Before the host adapter driver (not shown) can respond to interrupt 437, sequencer 220 generates an active signal on clear line 238 to reset Bus Free phase status signal 436 associated with signal 430. However, clear signal 435 also resets the status and interrupt signals generated in response to signal 431. Consequently, when the host adapter driver (not shown) handles the interrupt, the host adapter driver (not shown) does not recognize the source of the interrupt as an unexpected Bus Free phase on SCSI bus 250 and so takes no corrective action. However, since sequencer 220 had not begun to service the selected or reselecting target, no corrective action is required.

In view of the above description of FIGS. 2 and 3 and the timing diagrams in FIGS. 4A and 4B, one of skill in the art can implement circuit 235 in several different ways. Therefore, the implementation presented in FIG. 5 is only illustrative of the principles of this invention and is not intended to limit the invention to the particular embodiment described.

In this embodiment of Bus Free management circuit 235, selection done input line 303 is connected to a first input terminal of OR gate 501 (FIG. 5) and reselection done input line 304 is connected to a second input terminal of OR gate 501. An output terminal of OR gate 501 is connected to a clock terminal of a first D-type flip-flop 502 and to a clock terminal of a second D-type flip-flop 503. Input terminals D of flip-flops 502 and 503 are connected to a power supply voltage.

Thus, when a signal is asserted on either one of inputs lines 303 and 304, the rising edge of the signal clocks a logic one level signal on output terminal Q of flip-flop 503 and a logic zero level signal on output terminal/Q of flip-flop 502. Output terminal/Q of flip-flop 502 is connected to a clock terminal of a third flip-flop 504 and to a clock terminal of a fourth flip-flop 505. Hence, when the signal on output terminal/Q goes to a logic one level, the logic one level signal on input terminal D of flip-flop 505 is clocked to output line 236 that is connected to output terminal Q of flip-flop 504. The signal on input terminal D of flip-flop 505 that is connected to output terminal Q of flip-flop 503 similarly is clocked to output line 237 that is connected to output terminal Q of flip-flop 505.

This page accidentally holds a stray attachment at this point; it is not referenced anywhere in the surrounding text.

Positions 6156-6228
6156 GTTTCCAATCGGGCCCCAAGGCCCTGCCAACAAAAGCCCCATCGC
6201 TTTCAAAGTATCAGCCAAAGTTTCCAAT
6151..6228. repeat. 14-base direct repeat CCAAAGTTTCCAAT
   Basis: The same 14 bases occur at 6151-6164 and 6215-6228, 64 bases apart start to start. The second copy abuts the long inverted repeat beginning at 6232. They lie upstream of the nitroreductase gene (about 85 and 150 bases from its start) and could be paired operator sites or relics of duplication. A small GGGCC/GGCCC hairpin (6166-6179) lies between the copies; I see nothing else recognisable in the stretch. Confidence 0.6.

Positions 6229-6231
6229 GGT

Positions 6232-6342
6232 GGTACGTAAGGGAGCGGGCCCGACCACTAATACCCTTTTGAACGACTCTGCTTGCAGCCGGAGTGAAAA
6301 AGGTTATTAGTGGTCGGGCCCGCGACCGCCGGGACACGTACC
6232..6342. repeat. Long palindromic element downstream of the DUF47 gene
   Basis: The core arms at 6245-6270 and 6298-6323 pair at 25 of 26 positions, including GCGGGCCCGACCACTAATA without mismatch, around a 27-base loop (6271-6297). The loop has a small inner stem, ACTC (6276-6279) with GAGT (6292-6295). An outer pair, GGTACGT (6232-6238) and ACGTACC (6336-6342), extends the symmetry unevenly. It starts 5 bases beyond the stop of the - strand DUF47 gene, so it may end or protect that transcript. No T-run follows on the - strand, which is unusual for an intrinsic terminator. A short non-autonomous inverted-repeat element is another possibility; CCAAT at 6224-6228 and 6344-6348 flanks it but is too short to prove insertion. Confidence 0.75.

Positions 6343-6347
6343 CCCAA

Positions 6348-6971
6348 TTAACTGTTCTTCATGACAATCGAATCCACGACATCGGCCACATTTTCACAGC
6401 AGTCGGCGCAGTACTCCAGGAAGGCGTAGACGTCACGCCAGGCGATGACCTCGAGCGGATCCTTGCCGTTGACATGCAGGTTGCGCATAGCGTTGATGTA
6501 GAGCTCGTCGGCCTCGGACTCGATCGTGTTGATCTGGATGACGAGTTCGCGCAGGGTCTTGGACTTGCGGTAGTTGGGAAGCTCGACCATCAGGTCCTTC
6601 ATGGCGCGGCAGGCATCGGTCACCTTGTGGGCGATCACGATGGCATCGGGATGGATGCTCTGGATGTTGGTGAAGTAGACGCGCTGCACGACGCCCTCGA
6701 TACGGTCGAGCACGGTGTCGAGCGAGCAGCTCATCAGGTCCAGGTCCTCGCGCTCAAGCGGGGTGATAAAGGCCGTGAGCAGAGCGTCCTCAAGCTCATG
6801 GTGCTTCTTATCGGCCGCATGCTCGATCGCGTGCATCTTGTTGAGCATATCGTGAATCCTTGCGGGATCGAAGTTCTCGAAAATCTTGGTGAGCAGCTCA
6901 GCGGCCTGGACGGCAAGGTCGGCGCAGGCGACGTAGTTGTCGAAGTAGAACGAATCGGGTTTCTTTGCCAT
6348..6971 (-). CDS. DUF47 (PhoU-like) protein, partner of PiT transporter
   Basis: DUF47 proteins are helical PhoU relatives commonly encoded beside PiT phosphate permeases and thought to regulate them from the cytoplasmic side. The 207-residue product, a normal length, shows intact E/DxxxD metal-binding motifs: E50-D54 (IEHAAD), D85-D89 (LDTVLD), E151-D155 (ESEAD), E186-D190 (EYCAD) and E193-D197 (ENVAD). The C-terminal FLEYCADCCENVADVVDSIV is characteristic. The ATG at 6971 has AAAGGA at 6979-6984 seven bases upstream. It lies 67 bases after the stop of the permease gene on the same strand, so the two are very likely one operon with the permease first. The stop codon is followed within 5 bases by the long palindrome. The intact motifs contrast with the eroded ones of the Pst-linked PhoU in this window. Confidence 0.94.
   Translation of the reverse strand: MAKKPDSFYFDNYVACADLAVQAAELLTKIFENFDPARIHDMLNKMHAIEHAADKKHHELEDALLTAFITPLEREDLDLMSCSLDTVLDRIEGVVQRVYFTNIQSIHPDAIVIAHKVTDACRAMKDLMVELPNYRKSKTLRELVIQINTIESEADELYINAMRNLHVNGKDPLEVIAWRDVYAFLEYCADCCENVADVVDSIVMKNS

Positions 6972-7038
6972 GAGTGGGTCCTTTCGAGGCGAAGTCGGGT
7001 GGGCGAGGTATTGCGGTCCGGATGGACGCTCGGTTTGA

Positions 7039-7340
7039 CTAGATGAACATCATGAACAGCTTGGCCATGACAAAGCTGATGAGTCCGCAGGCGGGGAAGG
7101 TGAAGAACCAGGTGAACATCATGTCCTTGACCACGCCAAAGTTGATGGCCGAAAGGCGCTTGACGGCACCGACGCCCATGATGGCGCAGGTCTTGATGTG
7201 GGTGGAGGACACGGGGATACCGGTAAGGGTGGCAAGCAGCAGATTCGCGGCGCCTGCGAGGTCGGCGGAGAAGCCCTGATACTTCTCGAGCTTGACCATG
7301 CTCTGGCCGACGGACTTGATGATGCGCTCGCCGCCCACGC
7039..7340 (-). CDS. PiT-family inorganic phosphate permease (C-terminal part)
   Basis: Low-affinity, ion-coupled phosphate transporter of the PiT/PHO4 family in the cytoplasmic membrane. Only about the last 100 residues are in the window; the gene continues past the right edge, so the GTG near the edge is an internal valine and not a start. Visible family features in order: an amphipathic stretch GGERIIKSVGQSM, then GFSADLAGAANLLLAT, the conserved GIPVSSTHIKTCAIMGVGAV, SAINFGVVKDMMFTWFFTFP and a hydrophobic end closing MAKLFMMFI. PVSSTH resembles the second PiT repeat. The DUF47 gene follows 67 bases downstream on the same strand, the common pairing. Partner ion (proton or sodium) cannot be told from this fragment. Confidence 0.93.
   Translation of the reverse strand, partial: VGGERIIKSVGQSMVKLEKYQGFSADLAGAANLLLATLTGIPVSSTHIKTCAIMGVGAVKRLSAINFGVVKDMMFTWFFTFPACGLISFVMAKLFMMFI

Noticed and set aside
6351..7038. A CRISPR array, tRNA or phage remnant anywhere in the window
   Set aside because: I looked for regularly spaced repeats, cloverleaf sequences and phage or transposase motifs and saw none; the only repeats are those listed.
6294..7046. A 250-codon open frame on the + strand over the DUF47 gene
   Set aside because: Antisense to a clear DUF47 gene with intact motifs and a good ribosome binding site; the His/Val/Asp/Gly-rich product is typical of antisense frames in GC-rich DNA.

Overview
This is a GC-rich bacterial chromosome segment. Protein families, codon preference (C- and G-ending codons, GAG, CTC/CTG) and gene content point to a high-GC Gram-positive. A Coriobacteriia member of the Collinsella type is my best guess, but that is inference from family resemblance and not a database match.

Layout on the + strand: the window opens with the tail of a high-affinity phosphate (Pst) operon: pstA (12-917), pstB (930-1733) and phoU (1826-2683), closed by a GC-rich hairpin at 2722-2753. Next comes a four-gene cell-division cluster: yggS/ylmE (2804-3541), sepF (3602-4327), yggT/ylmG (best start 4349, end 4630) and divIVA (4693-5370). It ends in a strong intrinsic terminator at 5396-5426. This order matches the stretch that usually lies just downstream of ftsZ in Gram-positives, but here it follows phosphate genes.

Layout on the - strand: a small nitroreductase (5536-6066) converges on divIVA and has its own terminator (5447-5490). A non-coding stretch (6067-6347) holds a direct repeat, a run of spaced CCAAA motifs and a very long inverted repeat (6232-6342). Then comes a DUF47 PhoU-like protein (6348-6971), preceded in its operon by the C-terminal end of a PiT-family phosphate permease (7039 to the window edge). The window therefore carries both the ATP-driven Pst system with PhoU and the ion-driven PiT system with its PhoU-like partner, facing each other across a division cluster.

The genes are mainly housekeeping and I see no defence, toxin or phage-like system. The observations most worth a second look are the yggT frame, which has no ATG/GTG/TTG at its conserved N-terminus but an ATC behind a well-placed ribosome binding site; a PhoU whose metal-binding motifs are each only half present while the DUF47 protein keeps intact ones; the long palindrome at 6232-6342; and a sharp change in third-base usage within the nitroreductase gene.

Since the output signal of OR gate 501 clocked a logic one level signal to output terminal Q of flip-flop 503, there is a logic one level signal on input terminal Q of flip-flop 505. Thus, circuit 235 enables a Bus Free phase interrupt by applying a logic level one signal to the input terminal of flip-flop 505 in response to assertion of a signal on either of input lines 303 and 304.

Bus Free phase input line 306 is connected to an asynchronous reset terminal R of flip-flop 502. The signal on line 306 is inactive when a signal is asserted on either of lines 303 or 304. Thus, the signal on line 306 does not inhibit the enablement of generation of the Bus Free phase status signal and the Bus Free phase interrupt.

When an active signal is driven on Bus Free phase input line 306, the signal level on output terminal/Q of flip-flop 502 transitions from a logic zero level to a logic one level. The rising edge from output terminal/Q of flip-flop 502 drives active signals on output terminals Q of flip-flops 504 and 505.